Refer to your past SAT and PSAT score analysis where they break down the percentage of easy/medium/hard questions you answered correctly (your guidance office has a copy if you threw yours away). See how you did. This is what the big money courses teach you to do: to concentrate on answering all the ones you CAN get right, and to suss out the ones you're most likely to get WRONG and OMIT those questions.
Now here's an advanced concept: once you've been doing these 'game condition' sections for a few weeks, you'll start RECOGNIZING which types of questions you always get wrong. If you've got the gumption consult with a teacher or mensa-ish friend and get them to help you out with those types of questions. See, you're pinpointing your areas of weakness and getting assistance. And it doesn't cost you $800!!
By doing my system I believe you have an excellent chance to raise your scores. I call this "prepping" (as opposed to "studying").  The reason why outfits like Kaplan, Princeton Review, Maine Prep, Sylvan or the Learning Achievement Center can work for you is that they MAKE YOU TAKE PRACTICE TESTS. 
Don't get me wrong, I'm not saying don't take those courses. You know your time and energy constraints better than anyone. But I believe that if you're willing and able to follow my "$20 SAT Prep Course" it'll work just as well. But make no mistake - with my system you've got to do the legwork yourself.
For those of you who are bound and determined to take a course now or use a tutor by all means go right ahead - any preparation is better than none. But don't buy in to the hype that you NEED to spend money for this.
Tutors in particular can be a great tool when used IN CONJUNCTION WITH this prep system. By immersing yourself in actual tests, you'll be able to see what types of questions, math and verbal, you often get wrong. Use the tutor to work with you on those types of questions. See, you're "managing your learning" when you do it this way!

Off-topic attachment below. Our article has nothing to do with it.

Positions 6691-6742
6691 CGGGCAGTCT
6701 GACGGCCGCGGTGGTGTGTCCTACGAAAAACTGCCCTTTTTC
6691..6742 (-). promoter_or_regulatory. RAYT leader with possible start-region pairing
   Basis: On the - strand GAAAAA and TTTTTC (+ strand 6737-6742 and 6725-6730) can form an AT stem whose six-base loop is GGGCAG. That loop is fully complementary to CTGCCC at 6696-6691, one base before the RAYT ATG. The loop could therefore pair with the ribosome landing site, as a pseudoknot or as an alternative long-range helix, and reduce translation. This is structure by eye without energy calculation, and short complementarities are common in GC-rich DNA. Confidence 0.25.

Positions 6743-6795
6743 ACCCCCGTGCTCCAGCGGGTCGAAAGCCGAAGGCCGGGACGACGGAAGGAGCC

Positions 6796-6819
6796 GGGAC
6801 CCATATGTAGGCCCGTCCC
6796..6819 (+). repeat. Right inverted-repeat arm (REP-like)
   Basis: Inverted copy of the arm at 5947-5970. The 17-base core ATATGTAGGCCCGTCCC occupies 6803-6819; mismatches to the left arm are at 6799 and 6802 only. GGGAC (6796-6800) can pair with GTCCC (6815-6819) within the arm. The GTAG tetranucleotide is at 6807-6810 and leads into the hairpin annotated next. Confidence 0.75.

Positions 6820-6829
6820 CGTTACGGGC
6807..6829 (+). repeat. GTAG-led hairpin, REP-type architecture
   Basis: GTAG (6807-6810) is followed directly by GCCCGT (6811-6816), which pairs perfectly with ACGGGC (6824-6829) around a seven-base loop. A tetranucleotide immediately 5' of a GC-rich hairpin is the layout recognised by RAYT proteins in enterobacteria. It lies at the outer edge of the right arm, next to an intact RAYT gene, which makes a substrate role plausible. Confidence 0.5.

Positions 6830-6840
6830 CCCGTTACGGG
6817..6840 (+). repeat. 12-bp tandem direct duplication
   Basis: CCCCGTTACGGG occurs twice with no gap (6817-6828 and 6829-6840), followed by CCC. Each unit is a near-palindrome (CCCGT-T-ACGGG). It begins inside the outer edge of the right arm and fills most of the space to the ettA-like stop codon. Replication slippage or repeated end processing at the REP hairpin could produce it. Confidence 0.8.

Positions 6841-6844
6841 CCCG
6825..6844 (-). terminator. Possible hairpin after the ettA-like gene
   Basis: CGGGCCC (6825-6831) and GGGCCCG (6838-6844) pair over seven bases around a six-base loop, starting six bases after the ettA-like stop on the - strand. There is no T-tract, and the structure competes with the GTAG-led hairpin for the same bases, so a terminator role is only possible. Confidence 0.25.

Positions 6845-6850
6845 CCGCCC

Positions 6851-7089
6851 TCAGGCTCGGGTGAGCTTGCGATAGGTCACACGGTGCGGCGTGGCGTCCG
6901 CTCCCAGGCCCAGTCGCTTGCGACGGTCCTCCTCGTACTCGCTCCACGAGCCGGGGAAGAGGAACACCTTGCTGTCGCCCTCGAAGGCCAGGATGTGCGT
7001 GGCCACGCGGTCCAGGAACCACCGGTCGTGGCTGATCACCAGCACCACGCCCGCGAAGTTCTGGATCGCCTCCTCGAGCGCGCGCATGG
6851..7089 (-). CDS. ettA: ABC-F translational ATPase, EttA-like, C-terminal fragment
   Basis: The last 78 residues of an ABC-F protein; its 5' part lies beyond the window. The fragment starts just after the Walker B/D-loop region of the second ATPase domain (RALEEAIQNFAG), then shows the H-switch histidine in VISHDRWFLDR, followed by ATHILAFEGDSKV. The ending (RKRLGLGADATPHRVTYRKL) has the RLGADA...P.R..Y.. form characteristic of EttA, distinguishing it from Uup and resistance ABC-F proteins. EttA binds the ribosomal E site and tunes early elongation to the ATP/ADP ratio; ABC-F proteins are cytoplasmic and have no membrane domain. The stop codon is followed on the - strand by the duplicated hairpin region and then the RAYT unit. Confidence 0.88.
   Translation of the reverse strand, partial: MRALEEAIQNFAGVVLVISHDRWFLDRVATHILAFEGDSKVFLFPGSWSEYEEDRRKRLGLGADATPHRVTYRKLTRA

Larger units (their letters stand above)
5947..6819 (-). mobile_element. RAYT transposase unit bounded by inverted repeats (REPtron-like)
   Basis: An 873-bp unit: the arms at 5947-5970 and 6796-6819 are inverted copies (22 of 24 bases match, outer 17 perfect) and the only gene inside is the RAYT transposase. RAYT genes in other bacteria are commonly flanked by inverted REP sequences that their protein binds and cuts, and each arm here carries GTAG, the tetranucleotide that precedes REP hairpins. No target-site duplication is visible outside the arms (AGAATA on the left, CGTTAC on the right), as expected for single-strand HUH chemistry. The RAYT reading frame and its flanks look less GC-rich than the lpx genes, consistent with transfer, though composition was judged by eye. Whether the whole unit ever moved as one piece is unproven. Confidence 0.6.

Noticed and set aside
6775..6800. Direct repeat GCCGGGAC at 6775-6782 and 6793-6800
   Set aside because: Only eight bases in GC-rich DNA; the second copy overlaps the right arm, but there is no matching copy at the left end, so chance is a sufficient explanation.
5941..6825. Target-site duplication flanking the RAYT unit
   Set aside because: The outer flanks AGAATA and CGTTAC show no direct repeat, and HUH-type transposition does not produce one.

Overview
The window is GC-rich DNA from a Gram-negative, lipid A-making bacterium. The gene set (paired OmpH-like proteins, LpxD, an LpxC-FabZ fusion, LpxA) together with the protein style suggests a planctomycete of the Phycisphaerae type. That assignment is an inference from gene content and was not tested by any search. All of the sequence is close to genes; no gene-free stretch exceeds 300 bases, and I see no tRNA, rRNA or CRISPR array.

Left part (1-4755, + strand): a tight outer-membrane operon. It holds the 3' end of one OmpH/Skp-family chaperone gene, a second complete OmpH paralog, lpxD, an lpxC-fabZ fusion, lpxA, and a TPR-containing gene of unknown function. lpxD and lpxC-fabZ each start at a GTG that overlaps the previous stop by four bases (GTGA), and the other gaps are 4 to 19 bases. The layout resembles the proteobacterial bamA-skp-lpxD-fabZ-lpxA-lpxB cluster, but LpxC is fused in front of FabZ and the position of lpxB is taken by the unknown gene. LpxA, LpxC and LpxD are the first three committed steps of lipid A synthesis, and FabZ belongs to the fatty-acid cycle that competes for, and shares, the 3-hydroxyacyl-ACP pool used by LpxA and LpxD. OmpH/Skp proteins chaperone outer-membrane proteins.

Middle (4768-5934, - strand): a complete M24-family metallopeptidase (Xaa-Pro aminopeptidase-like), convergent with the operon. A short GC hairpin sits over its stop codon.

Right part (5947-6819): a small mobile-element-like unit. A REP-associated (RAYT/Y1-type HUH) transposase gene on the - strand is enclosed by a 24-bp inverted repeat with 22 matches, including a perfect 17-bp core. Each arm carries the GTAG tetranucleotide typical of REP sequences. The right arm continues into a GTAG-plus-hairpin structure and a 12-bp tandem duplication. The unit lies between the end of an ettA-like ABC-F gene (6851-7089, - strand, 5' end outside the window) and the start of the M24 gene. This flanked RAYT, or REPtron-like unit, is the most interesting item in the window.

I have a list of local (Greater Portland area) tutors I feel good about recommending, which I'll be glad to email to you if you ask.
So what are you waiting for? Go prep!!
From your Multiple Choice Mahatma, your High Stakes Testing Hepcat, your Essay (writing) Exhorter, and as always, your Garrulous Guru,
P.S. (from the shameless commerce department) If you think my rants may be
of use to your classmates and friends, please feel free to forward them liberally. I'm currently accepting class of '15 and '16 clients, and would appreciate receiving email addresses of folks you think would benefit from getting my emails. I appreciate your helping me to spread the word.
P.P.S If you'd rather not get these occasional missives, kindly let me know...and you won't.
Gary L. Canter
College Placement Services
210 St. John Street
Portland, Maine 04102
(207) 772-9711
College Placement Services provides high school students and their families assistance with all aspects of the college search, selection, application and financial aid process.